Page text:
Martin Odegaard deletes Twitter account with 300k followers claiming there’s a lot of sh*t there

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Martin Odegaard

There are few things in the world more abhorrent than the dark abuse-laden side of the internet. Online bullies use the freedom of speech and anonymity offered by social media as weapons to torment fellow users, irrespective of their status in the world.

As this toxic culture gathers pace, many make a conscious choice to safeguard themselves from such brutality by simply avoiding such platforms.

Martin Ødegaard is one among many who’ve decided to pull out of social media owing to such deep-rooted negativity.

Arsenal midfielder had a verified Twitter account under the username @martinio98. The account had more than 300,000 followers but it has now been deleted by the player himself.

Speaking with TV 2, the Norwegian put his contention forth in crystal clear words saying he doesn’t need Twitter because there’s a lot of sh*t: “It’s been a while since now, really. It was really because I never used it and had no need for it. I think a lot of sh*t, in general, is there. I have no need to be there. I probably did not have a Twitter update for a long time, then I thought there was no point in having it, so then I just deleted it.”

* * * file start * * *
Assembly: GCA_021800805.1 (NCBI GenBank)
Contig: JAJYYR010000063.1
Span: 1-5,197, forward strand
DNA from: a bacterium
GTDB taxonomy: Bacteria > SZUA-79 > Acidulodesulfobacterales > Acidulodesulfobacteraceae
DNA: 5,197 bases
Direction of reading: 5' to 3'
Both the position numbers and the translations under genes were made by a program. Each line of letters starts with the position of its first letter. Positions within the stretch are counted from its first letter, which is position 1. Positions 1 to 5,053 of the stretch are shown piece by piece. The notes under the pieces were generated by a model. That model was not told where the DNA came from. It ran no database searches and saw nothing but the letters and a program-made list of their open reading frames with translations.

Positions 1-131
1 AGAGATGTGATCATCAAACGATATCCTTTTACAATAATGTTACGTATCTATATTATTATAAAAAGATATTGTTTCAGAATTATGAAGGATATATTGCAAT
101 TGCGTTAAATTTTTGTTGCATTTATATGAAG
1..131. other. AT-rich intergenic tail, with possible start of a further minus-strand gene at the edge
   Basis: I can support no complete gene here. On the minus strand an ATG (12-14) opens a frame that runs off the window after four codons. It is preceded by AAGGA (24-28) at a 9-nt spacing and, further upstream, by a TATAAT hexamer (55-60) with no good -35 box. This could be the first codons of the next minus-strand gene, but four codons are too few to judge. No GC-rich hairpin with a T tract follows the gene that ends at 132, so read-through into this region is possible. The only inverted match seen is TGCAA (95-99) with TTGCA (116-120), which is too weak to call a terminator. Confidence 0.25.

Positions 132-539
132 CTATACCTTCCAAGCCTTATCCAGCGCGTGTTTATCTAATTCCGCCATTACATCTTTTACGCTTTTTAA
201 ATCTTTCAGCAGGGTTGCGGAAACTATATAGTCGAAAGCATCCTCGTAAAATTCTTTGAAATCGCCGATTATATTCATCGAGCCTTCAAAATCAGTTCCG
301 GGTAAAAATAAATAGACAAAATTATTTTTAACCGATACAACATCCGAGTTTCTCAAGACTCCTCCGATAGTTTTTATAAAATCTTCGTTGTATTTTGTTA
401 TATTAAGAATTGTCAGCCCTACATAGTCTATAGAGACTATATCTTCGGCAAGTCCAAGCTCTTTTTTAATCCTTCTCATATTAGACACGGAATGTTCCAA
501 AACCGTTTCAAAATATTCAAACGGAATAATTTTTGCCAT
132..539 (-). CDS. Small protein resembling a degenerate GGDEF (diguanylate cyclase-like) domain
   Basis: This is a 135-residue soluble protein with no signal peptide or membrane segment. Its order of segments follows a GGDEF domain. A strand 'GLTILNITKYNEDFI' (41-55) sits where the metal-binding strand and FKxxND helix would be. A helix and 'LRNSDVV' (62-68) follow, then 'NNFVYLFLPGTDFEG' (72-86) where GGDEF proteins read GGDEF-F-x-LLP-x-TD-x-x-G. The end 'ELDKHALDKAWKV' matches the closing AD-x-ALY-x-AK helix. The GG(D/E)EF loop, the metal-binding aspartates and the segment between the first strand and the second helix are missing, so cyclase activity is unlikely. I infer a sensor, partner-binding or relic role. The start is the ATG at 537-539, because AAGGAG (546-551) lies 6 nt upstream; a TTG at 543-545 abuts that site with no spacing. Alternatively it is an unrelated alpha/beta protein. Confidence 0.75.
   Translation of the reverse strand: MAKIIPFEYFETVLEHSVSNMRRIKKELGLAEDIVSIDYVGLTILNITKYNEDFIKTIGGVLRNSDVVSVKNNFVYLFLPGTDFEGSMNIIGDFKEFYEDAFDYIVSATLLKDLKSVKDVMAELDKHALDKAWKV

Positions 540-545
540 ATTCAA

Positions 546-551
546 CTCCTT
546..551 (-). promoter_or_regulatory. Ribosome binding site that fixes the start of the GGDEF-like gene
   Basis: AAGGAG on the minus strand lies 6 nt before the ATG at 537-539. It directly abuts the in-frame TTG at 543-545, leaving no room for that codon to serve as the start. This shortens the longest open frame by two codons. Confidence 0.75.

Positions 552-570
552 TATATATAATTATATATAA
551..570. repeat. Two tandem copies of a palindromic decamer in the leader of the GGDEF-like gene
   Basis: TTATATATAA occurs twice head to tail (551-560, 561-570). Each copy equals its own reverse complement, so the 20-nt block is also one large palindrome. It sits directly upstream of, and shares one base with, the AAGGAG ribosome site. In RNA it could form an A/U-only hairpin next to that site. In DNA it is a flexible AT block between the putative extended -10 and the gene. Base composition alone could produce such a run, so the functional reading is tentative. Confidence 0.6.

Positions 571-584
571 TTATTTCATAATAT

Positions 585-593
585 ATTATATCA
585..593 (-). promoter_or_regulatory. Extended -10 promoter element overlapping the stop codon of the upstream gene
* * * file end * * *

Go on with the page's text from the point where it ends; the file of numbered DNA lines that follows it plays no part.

Martin Odegaard sits down to discuss the perils of social media with Norway-based TV 2

Having not been a big fan of the platform in the first place, the midfielder stated: “There’s a lot of sh*t, simply. For my part, I don’t need to sit there and look at all those comments. There is a lot of anonymous and very strange [comments]. It’s a little scary if not you have your head completely in place, it can influence you a lot.”

He stressed the importance of such detachment for budding footballers in particular, who have a higher vulnerability in falling prey to such rampant malice: “I would especially say to young players that one should be careful not to look too much at such things. It can be a lot negative.”

While there is no doubt that social media brings a lot to the table, its flagrant misuse begs the question as to whether it’s more of a vice than a virtue.

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